Two further Pinot Gris traits were revealed by Humbrecht at the masterclass, which was held within the annual tasting of the domaine’s UK importer, Gonzalez Byass.

One of these concerned the grape’s skin colour, which Humbrecht said turns so dark in sunny growing seasons that it can be easily confused with Pinot Noir, while the other related to the rate at which the variety ripens, which he said was “very fast”.

“We harvest Pinot Gris 2-4 weeks before Riesling, and with a higher potential alcohol, so we might pick Pinot Gris with 14% potential alcohol, and Riesling one month later with 12%,” he said.

Continuing he said, “Pinot Gris can gain 2-3% alcohol is one week, it is a battle against time, so for example, if you pick on Friday and go back on Monday, you could have 1.5% more.”

Nevertheless, he said that there was a danger with Pinot Gris to harvest on the basis of grape sugars, because you might pick too early to achieve full physiological ripeness.

And, because the grape is “neutral” in terms of flavours, “having a ripe skin is essential”.

Aside from low yields in great sites, Humbrecht said that the quality of his Pinot Gris was connected to biodynamic viticultural practices, which he began in 1998.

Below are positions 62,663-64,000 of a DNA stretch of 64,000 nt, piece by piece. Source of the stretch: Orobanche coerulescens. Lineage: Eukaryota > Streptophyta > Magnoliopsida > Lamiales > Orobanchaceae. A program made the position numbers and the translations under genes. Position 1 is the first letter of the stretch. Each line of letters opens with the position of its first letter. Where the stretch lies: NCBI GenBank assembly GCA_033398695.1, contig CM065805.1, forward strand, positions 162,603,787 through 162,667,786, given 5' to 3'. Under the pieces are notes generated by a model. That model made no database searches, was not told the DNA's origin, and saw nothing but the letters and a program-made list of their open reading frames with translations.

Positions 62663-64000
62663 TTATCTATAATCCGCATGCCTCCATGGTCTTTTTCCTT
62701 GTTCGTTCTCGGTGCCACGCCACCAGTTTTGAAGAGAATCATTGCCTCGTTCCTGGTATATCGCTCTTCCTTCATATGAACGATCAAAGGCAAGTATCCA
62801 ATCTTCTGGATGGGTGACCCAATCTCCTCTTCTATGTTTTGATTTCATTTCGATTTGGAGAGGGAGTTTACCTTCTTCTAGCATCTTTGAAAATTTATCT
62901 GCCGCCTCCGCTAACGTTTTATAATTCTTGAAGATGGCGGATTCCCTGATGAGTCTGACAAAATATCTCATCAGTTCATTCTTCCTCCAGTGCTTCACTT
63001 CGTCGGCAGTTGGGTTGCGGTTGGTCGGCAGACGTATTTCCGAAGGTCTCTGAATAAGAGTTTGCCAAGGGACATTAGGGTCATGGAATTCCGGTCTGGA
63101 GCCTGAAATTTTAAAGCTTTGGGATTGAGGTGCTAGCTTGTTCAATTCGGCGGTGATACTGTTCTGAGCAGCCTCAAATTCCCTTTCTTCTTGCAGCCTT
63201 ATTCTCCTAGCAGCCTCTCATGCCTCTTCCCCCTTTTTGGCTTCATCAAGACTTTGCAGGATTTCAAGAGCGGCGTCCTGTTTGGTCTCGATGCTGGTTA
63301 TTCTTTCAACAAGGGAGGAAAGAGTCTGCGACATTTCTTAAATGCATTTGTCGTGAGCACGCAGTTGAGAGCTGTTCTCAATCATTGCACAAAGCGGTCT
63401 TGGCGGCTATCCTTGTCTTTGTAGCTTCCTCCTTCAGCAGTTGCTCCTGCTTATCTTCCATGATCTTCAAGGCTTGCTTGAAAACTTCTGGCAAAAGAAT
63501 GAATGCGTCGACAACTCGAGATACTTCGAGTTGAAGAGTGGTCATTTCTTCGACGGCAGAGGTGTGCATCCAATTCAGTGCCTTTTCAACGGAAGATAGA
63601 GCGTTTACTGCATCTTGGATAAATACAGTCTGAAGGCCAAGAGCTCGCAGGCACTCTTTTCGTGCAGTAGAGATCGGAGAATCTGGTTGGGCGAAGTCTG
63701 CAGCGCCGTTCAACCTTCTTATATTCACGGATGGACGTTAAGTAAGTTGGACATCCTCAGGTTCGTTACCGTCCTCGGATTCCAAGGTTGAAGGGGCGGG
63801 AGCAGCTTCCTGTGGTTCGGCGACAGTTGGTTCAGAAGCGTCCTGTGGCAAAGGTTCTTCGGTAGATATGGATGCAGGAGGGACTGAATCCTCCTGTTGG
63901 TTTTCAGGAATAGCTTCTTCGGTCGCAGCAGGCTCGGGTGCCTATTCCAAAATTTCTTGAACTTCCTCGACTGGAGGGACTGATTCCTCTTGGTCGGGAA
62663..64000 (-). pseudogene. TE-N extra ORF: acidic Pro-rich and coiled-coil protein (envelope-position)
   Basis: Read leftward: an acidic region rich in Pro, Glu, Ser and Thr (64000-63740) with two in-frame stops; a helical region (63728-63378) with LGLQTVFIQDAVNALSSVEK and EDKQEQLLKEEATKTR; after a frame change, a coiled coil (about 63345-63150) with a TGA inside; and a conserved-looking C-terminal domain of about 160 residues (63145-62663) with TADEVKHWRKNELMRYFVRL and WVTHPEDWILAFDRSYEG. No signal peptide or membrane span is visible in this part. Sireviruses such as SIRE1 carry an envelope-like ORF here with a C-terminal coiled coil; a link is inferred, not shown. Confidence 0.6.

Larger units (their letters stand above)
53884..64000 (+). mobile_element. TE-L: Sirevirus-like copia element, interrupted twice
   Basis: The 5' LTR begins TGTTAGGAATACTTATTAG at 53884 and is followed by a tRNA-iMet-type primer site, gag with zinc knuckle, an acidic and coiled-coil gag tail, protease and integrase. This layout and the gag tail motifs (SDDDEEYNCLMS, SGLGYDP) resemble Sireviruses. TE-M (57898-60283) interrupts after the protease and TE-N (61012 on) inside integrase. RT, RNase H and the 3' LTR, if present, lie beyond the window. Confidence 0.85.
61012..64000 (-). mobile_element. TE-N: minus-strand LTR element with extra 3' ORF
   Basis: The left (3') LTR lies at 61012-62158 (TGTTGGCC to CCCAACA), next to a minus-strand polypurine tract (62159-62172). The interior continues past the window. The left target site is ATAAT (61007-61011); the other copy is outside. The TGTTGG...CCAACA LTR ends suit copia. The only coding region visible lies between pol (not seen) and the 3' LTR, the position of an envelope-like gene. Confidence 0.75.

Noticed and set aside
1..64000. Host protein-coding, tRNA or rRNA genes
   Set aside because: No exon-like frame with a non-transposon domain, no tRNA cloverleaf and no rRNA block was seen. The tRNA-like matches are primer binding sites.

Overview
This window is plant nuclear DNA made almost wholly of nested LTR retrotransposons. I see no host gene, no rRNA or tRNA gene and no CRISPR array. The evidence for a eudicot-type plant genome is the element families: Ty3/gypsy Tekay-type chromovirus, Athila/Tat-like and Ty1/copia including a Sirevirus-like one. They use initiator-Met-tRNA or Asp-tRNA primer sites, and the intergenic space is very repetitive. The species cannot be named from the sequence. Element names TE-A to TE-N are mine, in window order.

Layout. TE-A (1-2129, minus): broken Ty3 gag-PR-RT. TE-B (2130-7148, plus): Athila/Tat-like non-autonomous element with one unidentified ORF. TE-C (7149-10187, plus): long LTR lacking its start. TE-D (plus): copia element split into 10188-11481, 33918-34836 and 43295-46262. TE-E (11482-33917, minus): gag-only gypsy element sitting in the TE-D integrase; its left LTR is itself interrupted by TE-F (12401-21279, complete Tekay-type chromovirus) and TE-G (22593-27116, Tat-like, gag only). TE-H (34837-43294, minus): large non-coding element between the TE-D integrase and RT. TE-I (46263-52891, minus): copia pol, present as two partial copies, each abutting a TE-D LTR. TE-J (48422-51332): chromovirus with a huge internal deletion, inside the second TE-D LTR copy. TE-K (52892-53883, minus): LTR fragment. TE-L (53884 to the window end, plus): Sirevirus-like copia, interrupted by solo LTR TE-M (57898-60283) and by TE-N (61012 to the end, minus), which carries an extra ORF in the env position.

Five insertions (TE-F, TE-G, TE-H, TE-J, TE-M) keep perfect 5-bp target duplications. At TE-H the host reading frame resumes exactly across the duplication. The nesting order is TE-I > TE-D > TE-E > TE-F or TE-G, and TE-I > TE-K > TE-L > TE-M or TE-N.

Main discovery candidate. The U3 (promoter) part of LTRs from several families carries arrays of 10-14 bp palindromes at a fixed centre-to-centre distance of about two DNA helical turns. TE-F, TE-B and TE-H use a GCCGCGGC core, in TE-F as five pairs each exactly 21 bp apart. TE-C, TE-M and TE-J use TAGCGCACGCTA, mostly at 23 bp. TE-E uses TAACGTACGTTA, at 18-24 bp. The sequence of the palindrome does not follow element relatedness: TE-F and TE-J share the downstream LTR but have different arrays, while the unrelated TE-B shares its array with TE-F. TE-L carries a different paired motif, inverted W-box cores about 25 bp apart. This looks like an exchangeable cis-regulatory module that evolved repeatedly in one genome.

One unexpected impact of this farming technique has been to speed up the physiological ripeness of the grapes, meaning that Humbrecht can harvest Pinot Gris earlier, and “beat the increase in sugar”.

As a result, he is producing Pinot Gris with lower alcohol levels than in the past, despite rising temperatures in Alsace on average.

“We have seen some of the hottest years in the past 5-6 harvests and yet we have been able to pick Pinot Gris with lower potential alcohol than 20-30 years ago,” he said.

Finally, when asked by db about the market for wines from Alsace today, Humbrecht said that Gewurztraminer was the hardest to find customers for, followed by Pinot Gris – which “was the easiest to sell in the 80s and 90s”.

Speaking initially about Gewurztraminer, he said, “I love it, but people don’t know when or how to serve it… and fewer are taking cheese in restaurants, or having foie gras, which are two foods that go well with Gewurztraminer – it needs the right occasion.”

As for Pinot Gris, he said that there was a problem concerning the range of styles being made today. “People don’t know how it will taste… they don’t know if it will be bone dry or very sweet, and so they are frightened.”

But he also said, “And most tastings of wines from Alsace today focus on Riesling, because it is a great and classic wine.”

For Humbrecht, as a champion of complex, concentrated and primarily dry Pinot Gris from Alsace, he summed up, “The problem for Pinot Gris is that it has suffered from the change of clone, planting in too many places, and a failure to anticipate climate change… and in some place, this means that producers are condemned to sweet wines.”

And while there is nothing wrong with sweet wines, as those in the wine trade know well, the market for this style of wine is small and shrinking.